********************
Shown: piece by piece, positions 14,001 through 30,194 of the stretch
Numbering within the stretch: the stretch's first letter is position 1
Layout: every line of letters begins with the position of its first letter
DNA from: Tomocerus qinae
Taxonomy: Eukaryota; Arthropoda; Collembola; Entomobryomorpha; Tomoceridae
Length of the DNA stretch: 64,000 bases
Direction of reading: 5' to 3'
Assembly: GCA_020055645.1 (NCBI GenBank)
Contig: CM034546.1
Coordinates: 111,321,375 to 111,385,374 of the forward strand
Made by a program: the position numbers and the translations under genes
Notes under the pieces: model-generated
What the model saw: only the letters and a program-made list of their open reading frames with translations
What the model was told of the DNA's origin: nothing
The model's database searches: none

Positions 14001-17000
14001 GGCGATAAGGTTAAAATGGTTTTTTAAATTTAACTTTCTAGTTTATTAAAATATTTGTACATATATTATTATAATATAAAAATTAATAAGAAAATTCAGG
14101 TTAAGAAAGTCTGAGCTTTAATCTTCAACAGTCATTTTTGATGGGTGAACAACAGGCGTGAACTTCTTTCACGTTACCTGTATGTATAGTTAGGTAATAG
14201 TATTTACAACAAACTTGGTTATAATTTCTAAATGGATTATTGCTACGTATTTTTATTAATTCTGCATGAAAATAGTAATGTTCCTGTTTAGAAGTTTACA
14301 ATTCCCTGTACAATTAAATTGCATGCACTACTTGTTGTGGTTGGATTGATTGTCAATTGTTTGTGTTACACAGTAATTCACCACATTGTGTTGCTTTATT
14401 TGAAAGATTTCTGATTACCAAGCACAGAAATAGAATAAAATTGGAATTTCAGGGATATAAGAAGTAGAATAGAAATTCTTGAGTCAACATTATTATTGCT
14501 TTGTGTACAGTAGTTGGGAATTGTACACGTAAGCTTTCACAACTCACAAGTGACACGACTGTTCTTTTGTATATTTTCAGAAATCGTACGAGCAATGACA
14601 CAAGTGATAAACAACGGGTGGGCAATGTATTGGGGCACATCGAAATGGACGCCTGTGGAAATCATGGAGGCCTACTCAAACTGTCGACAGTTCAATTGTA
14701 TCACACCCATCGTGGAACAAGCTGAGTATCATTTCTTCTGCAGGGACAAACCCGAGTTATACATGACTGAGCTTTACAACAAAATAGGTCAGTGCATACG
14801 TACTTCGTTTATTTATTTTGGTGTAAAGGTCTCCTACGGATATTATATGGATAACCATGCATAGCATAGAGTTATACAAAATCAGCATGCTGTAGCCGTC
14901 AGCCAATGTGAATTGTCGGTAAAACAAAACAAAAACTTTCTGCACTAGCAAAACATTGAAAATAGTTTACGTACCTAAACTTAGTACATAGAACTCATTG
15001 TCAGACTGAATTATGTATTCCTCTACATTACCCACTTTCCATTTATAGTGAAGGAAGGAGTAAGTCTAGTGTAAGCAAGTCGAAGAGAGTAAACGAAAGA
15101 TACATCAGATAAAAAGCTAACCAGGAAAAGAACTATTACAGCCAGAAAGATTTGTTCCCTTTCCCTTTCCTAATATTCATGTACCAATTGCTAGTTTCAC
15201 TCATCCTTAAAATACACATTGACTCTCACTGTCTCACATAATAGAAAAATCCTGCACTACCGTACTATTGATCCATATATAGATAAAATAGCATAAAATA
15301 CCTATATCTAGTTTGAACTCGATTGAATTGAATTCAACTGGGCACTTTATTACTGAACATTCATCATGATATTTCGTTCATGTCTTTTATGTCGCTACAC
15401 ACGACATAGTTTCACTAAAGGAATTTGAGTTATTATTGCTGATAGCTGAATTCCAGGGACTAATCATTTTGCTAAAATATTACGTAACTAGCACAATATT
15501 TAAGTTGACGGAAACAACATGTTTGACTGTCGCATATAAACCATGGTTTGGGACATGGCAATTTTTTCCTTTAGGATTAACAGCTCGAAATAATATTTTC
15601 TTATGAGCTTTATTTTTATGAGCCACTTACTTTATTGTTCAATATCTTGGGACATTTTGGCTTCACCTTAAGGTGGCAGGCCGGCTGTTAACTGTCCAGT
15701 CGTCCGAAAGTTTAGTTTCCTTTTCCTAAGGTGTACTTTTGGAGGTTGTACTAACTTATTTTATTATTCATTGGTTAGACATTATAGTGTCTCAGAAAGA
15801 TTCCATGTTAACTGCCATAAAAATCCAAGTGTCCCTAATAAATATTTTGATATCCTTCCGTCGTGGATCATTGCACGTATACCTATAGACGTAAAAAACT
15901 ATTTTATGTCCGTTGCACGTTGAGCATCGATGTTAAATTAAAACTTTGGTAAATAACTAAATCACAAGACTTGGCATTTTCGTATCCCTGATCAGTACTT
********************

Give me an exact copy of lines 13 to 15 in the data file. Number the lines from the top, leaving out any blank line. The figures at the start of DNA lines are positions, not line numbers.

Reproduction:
What the model saw: only the letters and a program-made list of their open reading frames with translations
What the model was told of the DNA's origin: nothing
The model's database searches: none